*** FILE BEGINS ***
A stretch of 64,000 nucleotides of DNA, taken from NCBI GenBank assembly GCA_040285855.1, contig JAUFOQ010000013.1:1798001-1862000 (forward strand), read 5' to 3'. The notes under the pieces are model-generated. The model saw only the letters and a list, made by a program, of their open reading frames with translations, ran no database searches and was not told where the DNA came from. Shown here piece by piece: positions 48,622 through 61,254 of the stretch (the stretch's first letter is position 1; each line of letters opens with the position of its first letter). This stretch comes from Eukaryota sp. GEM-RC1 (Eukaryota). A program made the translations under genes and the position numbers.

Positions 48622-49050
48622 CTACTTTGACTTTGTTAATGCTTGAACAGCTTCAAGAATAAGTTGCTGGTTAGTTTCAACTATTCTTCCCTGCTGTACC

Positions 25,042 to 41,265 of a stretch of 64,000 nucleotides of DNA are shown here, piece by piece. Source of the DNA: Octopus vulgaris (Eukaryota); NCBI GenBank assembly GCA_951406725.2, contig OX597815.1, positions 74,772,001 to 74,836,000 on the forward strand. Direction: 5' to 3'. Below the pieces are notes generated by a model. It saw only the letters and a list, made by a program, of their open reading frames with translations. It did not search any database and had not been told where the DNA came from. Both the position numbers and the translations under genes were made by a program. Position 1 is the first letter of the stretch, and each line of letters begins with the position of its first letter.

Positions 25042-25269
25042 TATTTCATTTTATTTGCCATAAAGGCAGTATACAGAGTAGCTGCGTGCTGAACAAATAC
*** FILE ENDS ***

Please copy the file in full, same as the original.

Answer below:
A stretch of 64,000 nucleotides of DNA, taken from NCBI GenBank assembly GCA_040285855.1, contig JAUFOQ010000013.1:1798001-1862000 (forward strand), read 5' to 3'. The notes under the pieces are model-generated. The model saw only the letters and a list, made by a program, of their open reading frames with translations, ran no database searches and was not told where the DNA came from. Shown here piece by piece: positions 48,622 through 61,254 of the stretch (the stretch's first letter is position 1; each line of letters opens with the position of its first letter). This stretch comes from Eukaryota sp. GEM-RC1 (Eukaryota). A program made the translations under genes and the position numbers.

Positions 48622-49050
48622 CTACTTTGACTTTGTTAATGCTTGAACAGCTTCAAGAATAAGTTGCTGGTTAGTTTCAACTATTCTTCCCTGCTGTACC

Positions 25,042 to 41,265 of a stretch of 64,000 nucleotides of DNA are shown here, piece by piece. Source of the DNA: Octopus vulgaris (Eukaryota); NCBI GenBank assembly GCA_951406725.2, contig OX597815.1, positions 74,772,001 to 74,836,000 on the forward strand. Direction: 5' to 3'. Below the pieces are notes generated by a model. It saw only the letters and a list, made by a program, of their open reading frames with translations. It did not search any database and had not been told where the DNA came from. Both the position numbers and the translations under genes were made by a program. Position 1 is the first letter of the stretch, and each line of letters begins with the position of its first letter.

Positions 25042-25269
25042 TATTTCATTTTATTTGCCATAAAGGCAGTATACAGAGTAGCTGCGTGCTGAACAAATAC